Australia’s national minimum wage and modern award pay rates are set to increase by 2.5% starting July 1, 2015. On June 2, 2015, the Minimum Wage Panel (the Panel) of the Fair Work Commission announced an increase to the minimum rates. The increase will affect over 1.86 million employees in Australia whose salary is at the minimum rate.
Articles Discussing Human Resources And Other Workplace Topics.
Executive Summary: In a unanimous decision, a panel of the United States Court of Appeals for the Ninth Circuit reversed a preliminary injunction arising out of an airline’s alleged violation of the status quo provisions of the Railway Labor Act (RLA). Int’l Bhd. Of Teamsters, Airline Division v. Allegiant Air, LLC, No. 14-16465 (9th Cir. June 8, 2015). The decision turned on whether an in-house “advocacy group” with which the airline had dealt on issues involving its pilots had become the pilots’ collective bargaining representative for purposes of the RLA, and whether work rules developed by the airline in coordination with the advocacy group constituted a “status quo” that the airline could not change unilaterally during its negotiations with the newly-certified representative of the pilots. The Ninth Circuit reversed the district court on both those points.
Executive Summary: Airlines achieved a major victory on May 19, 2015, with an order from the Central District of California granting Southwest Airlines Co.’s motion to dismiss in McKinley v. Southwest Airlines Co., United States District Court, Central District of California Case No. 2:15-cv-02939-AB-JPR, finding the plaintiff’s overtime claims to be preempted by the Railway Labor Act (RLA). Significantly, McKinley makes clear that when an employee’s claims focus on or require extensive analysis of the terms of a Collective Bargaining Agreement (CBA), the appropriate course for a court is to divest itself of jurisdiction in order to avoid creating inconsistent interpretations regarding the terms of the CBA.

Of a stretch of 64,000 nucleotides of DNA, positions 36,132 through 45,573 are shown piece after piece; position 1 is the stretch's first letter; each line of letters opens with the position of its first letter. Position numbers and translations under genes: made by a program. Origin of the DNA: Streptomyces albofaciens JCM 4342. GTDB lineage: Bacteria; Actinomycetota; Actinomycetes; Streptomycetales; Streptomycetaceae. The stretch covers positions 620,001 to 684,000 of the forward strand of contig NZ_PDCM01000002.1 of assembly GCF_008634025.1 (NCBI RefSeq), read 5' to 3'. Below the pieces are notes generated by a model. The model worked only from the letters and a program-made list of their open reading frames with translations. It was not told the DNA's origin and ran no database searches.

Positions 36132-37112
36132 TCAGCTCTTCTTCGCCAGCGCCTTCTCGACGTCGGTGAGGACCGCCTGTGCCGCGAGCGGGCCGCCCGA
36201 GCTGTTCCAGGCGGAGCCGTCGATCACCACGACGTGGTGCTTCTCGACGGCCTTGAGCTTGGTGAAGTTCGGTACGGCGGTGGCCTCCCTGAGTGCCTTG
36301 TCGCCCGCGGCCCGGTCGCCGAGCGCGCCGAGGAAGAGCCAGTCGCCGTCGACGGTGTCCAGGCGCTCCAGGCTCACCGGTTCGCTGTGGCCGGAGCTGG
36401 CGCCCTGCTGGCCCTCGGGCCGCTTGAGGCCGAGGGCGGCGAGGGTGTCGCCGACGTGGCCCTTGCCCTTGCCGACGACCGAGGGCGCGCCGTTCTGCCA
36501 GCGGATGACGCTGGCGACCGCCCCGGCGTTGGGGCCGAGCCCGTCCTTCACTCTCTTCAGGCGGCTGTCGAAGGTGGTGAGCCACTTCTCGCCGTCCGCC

Wait a minute. You mean to tell me that, even if I follow the guidance issued under the Health Insurance Portability and Accountability Act of 1996, as amended (HIPAA), in implementing a “legally-compliant” wellness program, I might still violate the Americans with Disabilities Act (ADA)?
On April 18, 2015, the Equal Employment Opportunity Commission (EEOC) issued a proposed rule on the treatment of employer wellness programs under the Americans with Disabilities Act (ADA). The proposed rule amends the ADA regulations and interpretive guidance to address the use of incentives to encourage employees to participate in wellness programs that include disability-related inquiries and/or medical examinations. While the rule provides a degree of certainty in the design and administration of wellness programs, questions remain about the impact the EEOC’s guidance will have on the future development of wellness programs.
Cyber-security and data breaches are hot-button issues that recently received some well-deserved attention from the federal government.
The vast majority of large employers offer some sort of wellness program, according to a recent survey. We’ve posted about the risks and benefits of these programs in the past. Now, more than ever, employers with such programs should take note. The EEOC recently issued its highly anticipated proposed regulations amending how the ADA applies to these increasingly popular programs.
On April 16, 2015, the Equal Employment Opportunity Commission (EEOC) issued its highly anticipated proposed regulations amending how Title I of the Americans with Disabilities Act (ADA) applies to the increasingly popular employer wellness programs. The proposed rule is designed to provide guidance on the extent to which the ADA permits employers to use incentives to encourage employees to participate in wellness programs. The proposed regulations identify employee health programs, define the nature of a voluntary program, clarify the permissible incentives an employer may offer, and explain the notice and confidentiality requirements. Eighty-eight percent of employers with 500 or more employees offer some sort of wellness program, according to a 2014 survey of employer-sponsored health plans by Mercer, the benefits consultant.